A conceptual model/visual image that summarizes and illustrates your vulnerability assessment. It communicates the ‘problem at a glance’ and makes it easy for the viewer to identify relationships between climate-related exposures, globalization-related exposures, factors related to sensitivity, and how this may produce various social and economic impacts.
The conceptual model should be created using a computer program. Options include a figure made in PowerPoint, or a more advanced graphics design software such as adobe illustrator or other similar options. It should be exported (or screen captured) from that program and included in the written document as a figure.
NOTE: This model is not intended as a tool for predicting the future, but as a means of communicating key relationships, influences, sensitivities, impacts and consequences. There is no single, standard way to develop a conceptual model. You must balance detail with clarity; too much detail will make the model look too unwieldy, and too little detail will render the model useless. For inspiration, refer to examples provided throughout the course (e.g., Young et al. 2010).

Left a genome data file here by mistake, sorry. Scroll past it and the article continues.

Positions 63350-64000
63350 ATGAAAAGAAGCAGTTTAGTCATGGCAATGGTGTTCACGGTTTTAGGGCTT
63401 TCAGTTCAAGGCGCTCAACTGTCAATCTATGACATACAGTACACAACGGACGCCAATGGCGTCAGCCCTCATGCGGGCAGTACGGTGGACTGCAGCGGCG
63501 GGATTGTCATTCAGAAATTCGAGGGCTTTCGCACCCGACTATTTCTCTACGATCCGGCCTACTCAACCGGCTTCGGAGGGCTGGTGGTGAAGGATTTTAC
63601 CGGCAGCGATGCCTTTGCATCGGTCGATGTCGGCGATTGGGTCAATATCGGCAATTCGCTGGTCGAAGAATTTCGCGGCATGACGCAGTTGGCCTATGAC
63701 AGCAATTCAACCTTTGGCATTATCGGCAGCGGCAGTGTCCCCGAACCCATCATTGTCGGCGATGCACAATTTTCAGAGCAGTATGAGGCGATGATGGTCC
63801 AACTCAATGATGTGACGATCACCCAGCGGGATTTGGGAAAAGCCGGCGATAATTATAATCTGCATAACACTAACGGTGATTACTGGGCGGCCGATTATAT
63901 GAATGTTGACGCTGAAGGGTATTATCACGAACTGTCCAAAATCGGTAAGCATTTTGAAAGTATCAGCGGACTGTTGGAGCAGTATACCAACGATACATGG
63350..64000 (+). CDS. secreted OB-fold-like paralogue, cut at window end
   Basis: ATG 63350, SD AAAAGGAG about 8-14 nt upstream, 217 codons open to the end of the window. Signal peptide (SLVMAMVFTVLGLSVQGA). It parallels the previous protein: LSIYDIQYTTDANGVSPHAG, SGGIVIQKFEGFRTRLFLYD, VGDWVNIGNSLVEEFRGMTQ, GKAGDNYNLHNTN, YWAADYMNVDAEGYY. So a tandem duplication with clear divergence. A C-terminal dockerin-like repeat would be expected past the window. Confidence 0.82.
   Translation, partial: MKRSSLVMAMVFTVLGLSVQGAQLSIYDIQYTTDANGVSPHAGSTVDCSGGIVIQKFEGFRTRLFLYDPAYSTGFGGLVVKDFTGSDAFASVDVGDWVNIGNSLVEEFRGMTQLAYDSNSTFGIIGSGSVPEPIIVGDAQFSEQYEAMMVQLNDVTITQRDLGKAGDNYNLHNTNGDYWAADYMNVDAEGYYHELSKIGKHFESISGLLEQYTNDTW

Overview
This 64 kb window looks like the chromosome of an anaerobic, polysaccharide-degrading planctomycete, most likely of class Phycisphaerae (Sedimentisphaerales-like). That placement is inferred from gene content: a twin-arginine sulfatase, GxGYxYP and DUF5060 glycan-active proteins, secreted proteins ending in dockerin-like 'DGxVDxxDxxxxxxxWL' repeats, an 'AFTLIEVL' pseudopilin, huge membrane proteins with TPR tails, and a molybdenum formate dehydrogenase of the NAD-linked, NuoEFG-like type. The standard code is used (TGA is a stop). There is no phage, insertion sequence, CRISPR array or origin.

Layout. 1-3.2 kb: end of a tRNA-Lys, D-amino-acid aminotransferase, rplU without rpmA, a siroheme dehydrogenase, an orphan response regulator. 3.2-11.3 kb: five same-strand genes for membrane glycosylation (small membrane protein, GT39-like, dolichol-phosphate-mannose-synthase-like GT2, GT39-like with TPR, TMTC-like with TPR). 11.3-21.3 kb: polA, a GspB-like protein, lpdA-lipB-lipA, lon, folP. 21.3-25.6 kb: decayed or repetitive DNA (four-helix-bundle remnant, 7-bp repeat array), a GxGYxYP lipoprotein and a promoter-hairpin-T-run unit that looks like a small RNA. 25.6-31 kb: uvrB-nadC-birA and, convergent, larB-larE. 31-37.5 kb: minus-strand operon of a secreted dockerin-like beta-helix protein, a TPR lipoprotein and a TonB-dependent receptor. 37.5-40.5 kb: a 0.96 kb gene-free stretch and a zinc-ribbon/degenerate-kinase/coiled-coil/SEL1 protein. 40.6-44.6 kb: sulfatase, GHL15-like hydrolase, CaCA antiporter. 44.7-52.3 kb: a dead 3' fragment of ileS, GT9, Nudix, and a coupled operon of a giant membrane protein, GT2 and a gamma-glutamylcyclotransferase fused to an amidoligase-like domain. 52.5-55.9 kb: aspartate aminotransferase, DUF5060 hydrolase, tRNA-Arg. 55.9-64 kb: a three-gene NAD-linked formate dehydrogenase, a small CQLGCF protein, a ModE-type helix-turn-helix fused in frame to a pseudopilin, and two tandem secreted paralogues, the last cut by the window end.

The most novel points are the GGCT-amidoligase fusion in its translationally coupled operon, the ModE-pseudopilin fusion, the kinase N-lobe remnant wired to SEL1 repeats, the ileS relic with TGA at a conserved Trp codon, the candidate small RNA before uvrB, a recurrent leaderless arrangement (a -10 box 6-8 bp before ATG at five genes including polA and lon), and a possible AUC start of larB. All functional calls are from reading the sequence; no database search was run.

The project will be graded out of 60 points (see below). In addition to your conceptual model, you may include 1-2 figures (e.g., a map, table, graph). Figures must be appropriately referenced and titled. Figures are not mandatory and do not count towards page length.
Report organization and structure (/5)
• Contains title page and accurate table of contents
• Uses section and sub-section headers
• Uses page numbers
• Well-edited (fewer than 5 spelling and/or grammar errors)